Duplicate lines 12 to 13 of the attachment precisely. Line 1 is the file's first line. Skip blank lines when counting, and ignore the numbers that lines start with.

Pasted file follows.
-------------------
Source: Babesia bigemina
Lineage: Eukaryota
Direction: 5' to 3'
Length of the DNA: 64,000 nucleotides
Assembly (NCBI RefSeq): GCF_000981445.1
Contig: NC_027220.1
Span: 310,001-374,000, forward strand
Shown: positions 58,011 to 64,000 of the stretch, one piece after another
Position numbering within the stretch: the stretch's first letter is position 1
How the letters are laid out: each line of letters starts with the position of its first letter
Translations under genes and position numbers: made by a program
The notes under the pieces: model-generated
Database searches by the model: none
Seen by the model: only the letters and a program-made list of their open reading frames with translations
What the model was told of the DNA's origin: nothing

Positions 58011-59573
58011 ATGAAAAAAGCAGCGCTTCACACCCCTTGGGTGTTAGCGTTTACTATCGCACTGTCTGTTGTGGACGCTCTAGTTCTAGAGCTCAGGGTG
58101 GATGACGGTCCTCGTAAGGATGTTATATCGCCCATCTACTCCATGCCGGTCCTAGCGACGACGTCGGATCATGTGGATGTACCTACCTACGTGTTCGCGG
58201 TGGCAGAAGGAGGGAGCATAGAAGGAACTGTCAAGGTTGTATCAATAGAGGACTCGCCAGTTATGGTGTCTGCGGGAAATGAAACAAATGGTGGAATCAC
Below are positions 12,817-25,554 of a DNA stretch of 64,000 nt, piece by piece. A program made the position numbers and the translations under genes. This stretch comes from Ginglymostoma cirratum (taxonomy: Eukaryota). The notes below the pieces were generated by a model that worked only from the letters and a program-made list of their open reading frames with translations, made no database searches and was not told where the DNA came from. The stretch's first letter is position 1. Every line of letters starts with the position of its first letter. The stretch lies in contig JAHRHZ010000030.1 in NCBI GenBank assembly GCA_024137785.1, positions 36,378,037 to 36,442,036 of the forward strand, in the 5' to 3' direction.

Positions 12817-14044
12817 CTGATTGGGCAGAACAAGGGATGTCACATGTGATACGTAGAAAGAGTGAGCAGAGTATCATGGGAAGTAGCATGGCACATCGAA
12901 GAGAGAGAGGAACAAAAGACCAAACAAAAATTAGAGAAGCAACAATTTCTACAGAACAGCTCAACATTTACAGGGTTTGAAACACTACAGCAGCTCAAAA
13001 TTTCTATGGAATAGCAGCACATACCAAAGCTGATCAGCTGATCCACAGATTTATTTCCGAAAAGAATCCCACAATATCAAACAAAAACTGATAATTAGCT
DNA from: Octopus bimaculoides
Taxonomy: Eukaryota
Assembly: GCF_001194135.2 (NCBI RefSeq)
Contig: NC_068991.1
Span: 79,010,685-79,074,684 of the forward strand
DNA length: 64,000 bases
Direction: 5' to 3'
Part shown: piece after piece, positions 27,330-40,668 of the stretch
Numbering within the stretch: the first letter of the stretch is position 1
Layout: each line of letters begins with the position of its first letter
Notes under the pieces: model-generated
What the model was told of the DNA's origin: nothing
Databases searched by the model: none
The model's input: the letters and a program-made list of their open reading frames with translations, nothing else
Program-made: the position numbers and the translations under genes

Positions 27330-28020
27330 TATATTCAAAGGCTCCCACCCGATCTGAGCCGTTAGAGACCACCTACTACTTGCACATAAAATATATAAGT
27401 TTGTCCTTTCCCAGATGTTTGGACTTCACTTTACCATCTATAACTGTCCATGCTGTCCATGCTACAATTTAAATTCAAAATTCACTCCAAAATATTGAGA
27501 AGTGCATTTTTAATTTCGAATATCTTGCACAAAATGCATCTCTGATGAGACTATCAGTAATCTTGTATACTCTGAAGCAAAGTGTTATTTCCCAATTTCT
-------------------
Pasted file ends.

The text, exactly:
The notes under the pieces: model-generated
Database searches by the model: none